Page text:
Technical inspection service

DTI. That reminds me a little of Cuba, where an authority was called DIT. Of course, the DTI has nothing to do with the Cuban secret police other than using the same letters. Despite the different order, I have negative associations with it. Also, I don't like taking a car for a general inspection that, in my opinion, doesn't deserve the badge. So that would not get the badge in Germany. After all, that's my benchmark for “earned”. Aruba and Germany are two different things, I prepare the car for inspection according to local standards. The seller said that I only had to convert the headlights (from xenon to halogen, xenon is not allowed in Aruba). In addition, new protective covers must be put on the seats.

The new seat covers.

Edward helps me convert the headlights. He's happy that I'm giving him the xenon stuff. I'm happy that I don't have to get my fingers dirty. Soraida made an appointment for me at 8 a.m. first thing in the morning when the DTI people start their work.

Coffee. A lot of coffee is needed so that I can get going in the morning before sunrise.

I set the alarm for 6:30 a.m. While I am making the coffee, I notice that it is a completely alien time to me. The light is unusual, the sun has not yet made it over the Hooiberg. The first pot of freshly ground coffee practically drinks itself, I divide a second pot between myself and the Togo mug. Then I'm ready and drive the carriage to the TDI. No, DTI, the other one is a Volkswagen.

Open-air office

I have to walk around the outside of the building to get to the open-air office, where the papers are handed in and the car registered. So far so good. The papers are perfectly fine, I would not have expected anything else from Soraida. She's a professional after all. Then I can drive the car to the door with the number 3. Since my Papiamento is not quite enough for the conversation, I get the instructions in English words as explained for toddlers. It is 7:55 a.m.

The car is waiting for an inspector to find time.

Then I can walk around the outside of the building and wait. There is only one place in Aruba that does the main inspections. Another waiting person, who is employed by the local water company in his overalls, is also waiting hard and gossiping about the state employees, who are not in a particularly hurry with their work. It looks like they're going to take their breakfast break right after starting work. Next to us is a woman who seems very impatient. We all have our appointment at 8 a.m., the clock now shows 8:15 a.m.

It's 8:20 a.m. The tests of the cars are in full swing.

At 8:25 a.m. it becomes too colorful for the impatient woman. She goes to the open-air office and complains about the waiting time. The waterworker next to me laughs and says he would only do it with a brand new car. His old car would never pass the inspection if he complained. However, the woman seems to have done everything right, the inspection of her car begins immediately. Then an employee runs to my car and that of the waterworker. First, the vehicles are disinfected.

The main inspection is in progress. My car is on the brake test bench (right, headlights are on), the impatient woman's car has already passed the brake test.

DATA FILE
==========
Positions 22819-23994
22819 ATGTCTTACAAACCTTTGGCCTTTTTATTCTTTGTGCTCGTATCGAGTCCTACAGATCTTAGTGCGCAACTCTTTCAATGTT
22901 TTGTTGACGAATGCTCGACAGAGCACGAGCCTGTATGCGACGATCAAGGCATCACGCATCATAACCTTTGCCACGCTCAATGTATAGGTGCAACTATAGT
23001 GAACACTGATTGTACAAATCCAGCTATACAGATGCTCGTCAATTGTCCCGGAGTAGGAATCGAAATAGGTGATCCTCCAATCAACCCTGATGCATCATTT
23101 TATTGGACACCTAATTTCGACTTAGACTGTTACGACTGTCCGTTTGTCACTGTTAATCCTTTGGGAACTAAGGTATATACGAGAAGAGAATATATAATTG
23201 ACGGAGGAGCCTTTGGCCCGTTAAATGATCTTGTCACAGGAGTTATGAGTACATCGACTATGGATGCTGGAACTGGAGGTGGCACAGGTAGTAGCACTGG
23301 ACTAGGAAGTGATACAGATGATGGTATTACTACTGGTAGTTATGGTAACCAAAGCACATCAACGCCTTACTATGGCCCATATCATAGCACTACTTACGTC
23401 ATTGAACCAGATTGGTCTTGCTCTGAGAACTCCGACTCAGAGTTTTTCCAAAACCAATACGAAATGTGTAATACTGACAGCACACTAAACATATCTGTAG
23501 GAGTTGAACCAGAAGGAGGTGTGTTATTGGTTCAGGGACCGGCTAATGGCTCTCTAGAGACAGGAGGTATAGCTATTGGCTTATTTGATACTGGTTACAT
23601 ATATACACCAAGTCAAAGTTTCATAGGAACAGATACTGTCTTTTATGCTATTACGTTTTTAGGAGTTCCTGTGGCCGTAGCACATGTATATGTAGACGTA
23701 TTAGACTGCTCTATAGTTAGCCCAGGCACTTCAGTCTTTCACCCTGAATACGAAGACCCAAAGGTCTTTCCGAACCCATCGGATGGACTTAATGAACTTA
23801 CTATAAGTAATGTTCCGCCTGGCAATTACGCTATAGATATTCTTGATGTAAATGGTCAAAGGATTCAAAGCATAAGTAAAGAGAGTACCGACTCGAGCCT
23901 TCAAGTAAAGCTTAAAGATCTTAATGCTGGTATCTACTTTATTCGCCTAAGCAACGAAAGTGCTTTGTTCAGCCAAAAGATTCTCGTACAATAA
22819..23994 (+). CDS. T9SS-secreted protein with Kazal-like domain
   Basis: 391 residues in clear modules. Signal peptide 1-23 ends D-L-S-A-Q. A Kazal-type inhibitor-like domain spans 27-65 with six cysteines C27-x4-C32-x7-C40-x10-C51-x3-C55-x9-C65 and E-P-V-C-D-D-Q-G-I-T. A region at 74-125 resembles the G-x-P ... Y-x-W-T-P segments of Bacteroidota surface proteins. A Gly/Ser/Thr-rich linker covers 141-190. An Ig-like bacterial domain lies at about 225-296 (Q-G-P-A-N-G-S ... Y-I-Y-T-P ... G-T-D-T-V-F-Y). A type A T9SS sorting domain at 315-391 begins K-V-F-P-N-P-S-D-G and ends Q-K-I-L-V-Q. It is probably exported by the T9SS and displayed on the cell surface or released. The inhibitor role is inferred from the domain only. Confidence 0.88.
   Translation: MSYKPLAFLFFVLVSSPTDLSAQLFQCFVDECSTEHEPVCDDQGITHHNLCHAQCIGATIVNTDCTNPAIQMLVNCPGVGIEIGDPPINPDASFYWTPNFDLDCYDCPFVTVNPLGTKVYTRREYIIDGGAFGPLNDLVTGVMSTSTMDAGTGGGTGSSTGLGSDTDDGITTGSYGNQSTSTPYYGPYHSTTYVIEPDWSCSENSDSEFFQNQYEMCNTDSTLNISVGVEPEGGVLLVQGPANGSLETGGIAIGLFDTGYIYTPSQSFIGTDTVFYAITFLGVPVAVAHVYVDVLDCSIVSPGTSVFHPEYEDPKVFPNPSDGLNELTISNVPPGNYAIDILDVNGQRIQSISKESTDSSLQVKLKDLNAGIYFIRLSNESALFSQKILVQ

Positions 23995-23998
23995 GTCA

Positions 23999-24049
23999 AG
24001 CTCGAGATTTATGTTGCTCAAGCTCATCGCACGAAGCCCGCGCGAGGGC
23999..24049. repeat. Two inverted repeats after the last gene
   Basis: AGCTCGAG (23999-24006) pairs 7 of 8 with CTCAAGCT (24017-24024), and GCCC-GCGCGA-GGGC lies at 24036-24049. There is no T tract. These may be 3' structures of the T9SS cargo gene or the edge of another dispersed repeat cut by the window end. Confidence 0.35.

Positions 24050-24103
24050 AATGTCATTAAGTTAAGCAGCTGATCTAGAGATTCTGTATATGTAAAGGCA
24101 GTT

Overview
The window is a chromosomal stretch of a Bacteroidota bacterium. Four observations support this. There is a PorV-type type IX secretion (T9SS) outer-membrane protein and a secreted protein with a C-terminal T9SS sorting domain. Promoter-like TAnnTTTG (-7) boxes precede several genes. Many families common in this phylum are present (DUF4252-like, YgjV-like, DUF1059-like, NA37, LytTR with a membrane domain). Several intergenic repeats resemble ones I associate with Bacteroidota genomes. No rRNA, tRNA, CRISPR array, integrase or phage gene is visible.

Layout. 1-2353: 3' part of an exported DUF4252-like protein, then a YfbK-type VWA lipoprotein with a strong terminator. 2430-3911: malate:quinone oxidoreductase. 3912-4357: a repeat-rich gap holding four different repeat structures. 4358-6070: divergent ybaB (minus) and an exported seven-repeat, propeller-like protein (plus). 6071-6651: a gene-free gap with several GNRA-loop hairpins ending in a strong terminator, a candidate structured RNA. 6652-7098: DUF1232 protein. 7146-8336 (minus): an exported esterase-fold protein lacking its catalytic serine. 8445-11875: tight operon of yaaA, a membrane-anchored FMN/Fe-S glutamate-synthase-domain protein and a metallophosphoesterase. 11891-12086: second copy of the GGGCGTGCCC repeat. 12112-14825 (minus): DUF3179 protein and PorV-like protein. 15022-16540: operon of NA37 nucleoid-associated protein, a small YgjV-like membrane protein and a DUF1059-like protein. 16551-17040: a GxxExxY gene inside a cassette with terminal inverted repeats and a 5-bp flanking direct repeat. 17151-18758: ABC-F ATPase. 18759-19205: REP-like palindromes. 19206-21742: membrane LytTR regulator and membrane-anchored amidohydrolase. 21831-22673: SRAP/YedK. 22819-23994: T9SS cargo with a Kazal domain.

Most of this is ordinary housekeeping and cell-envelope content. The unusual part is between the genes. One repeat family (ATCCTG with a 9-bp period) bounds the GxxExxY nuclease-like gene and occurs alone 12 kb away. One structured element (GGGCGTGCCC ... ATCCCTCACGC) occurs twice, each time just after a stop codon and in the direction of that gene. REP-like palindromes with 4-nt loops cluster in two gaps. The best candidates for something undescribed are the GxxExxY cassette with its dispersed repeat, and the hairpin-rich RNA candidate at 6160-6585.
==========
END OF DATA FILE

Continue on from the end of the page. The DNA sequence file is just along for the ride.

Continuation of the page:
Let's come to the shortcomings. In addition to the rather worn brake discs, the tires are too bad in my opinion. Two of the four tires practically no longer have any tread. In addition, all four tires are different - different ages, different manufacturers and in general. The car will not go straight when the steering wheel is in the straight ahead position. In general, it pulls a little to the right when driving. The streets were poorly lit with the xenon headlights, and with the halogen headlights I can't see at night either. The illuminated area is also not what I know from Germany. The seat belts on the rear seats are well hidden behind the backrest, the seat belt buckles no longer exist. The warning triangle, reflective vest and first-aid kit are of course not in the car either. So far so good. Edward already signaled to me that I had found a very good car. He has a lot of experience tinkering with junk-ready vehicles and can tell junk from a great vehicle.


After checking the brakes and lights, the examiner takes a cool swerve around the pit, parks the car on my side of the building, and tells me the car passed. I am happy and will send Soraida a message right away. Then the papers still have to be changed, they are still in the name of the previous owner - now they are in Soraida's name. The car is now completely legal. Or as Edward says, it's more legal than me to go.

It should also be noted that, as expected, the waterworker's car did not receive a badge because the seat belt on the driver's side is jammed. He now has 30 days to release the seat belt and demonstrate the car again. He is satisfied with that. He was also right in his assessment of the situation. The impatient woman noticed a list of flaws and drove away quite angry. Apparently the complaint was resented.

The speedometer. Failed after the main inspection.

A passed general inspection is no reason that the speedometer might not fail immediately. On the way back to Sissi the time had come. Never mind, the sticker sticks and doesn't know anything about the speedometer. Now I'm waiting for the man who is supposed to fix our rig. He wants to come by today, but has not given the time. Completely normal in Aruba. I still can't really get used to it.

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